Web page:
So what is it for a declarative sentence to be true. There are many truth theories, each defining truth slightly differently. The definition of truth adopted in this book comes from the correspondence theory, which states that a sentence P is true if and only if the state of affairs designated by P obtains; "it is true that P" is true if P. Falsehood is similarly defined for a sentence: a sentence is false if the state of affairs it designates do not exist. Although this seems straightforward and platitudinous, there are complications, explanation of which roams outside the scope of this book. The reader is urged to investigate these!

For the sake of simplicity it will be assumed that all declarative sentences are true or false and so, if a sentence is true, its negation is false. The negation of a sentence P is any sentence that shares its meaning precisely with the sentence

it is not the case that P.

Definition of Consistency[edit | edit source]

Logic is concerned with the consistency of sets of sentences (used to represent beliefs) and with consistent outcomes to processing logical formulae containing operands and operatives. A set of sentences is said to be consistent if and only if there is at least one possible situation in which they are all true. So, the following set of sentences is consistent:

  1. Grass is green.
  2. It is not the case that the moon is green.
  3. Most humans have ten fingers.
  4. Grasshoppers have six legs and dogs have four.
  5. Earth is a cube.

Note that not all of the sentences are true (sentence 5). However, if the Earth were a cube, it need not be that any of the other sentences are false. There is a possible situation in which they are all true. In this way, logicians are not interested as such in the actual truth value of a sentence (whether it is in fact true or false), but more in a sentence's possible truth values.

Consider the following English sentences:

  1. The moon is entirely constituted from cheese.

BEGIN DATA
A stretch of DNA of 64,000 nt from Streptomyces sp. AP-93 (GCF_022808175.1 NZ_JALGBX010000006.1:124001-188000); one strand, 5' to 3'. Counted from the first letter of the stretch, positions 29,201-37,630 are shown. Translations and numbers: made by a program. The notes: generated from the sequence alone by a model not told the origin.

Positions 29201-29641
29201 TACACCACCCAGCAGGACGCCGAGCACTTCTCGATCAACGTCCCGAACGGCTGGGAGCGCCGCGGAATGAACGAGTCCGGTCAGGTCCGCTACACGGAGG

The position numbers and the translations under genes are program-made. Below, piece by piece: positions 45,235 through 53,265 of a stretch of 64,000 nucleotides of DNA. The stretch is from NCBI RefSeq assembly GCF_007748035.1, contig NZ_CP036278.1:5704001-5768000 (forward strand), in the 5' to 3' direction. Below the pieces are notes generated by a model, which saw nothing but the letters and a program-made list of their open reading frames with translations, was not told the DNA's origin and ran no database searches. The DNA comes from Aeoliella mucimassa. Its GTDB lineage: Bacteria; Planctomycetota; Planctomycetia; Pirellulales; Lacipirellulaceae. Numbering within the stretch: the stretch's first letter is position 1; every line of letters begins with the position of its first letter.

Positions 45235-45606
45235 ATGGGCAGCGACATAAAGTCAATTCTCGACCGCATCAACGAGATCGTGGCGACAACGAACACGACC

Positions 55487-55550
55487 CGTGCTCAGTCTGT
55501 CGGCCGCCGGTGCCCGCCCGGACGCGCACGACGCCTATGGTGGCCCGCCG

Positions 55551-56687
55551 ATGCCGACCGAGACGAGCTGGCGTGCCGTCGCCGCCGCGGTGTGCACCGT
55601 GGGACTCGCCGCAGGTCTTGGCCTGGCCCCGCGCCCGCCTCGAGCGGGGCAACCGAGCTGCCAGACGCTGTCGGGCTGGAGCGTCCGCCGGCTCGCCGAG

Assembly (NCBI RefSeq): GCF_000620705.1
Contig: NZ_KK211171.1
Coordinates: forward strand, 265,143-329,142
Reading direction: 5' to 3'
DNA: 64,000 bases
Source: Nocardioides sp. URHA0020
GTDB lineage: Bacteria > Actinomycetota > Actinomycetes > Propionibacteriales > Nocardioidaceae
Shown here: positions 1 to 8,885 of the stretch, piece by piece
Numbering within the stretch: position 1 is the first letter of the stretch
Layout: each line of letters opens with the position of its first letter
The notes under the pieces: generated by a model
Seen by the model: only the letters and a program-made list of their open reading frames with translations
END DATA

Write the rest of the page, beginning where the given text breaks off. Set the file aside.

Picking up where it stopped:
2. The moon is only partly constituted from cheese.

There is no possible situation in which 1 and 2 are both true, that is to say, it is impossible for them both to be true at the same moment. Such a pair of sentences are said to be inconsistent. A set of sentences is said to be inconsistent if there is no possible situation in which they are all true.

A set of sentences may consist of only one sentence. In which case, if there is a possible situation in which that sentence is true, the sentence is said to be consistent. If there is no such situation, the sentence is said to be inconsistent.

For example, "grass is green" and "snow is blue" are examples of consistent sentences (and the set containing them and only them is consistent). The sentences "grass is green" and "grass is blue" (when taken individually) are consistent sentences, but any set containing them both is inconsistent.

The sentence "2+2=5" is inconsistent. There is no situation in which it is true.

If two sentences cannot be both true and cannot be both false, they are said to be contradictory. For example, "Socrates was a philosopher" and "Socrates was not a philosopher" are contradictory statements.

If two sentences cannot be both true at the same time (form an inconsistent set), they are said to be contrary. For example, "I have exactly 10 fingers" and "I have exactly 9 fingers" are contrary (both statements cannot be true, but both could be false). All contradictory statements are contrary.

Logical Possibility and Necessity[edit | edit source]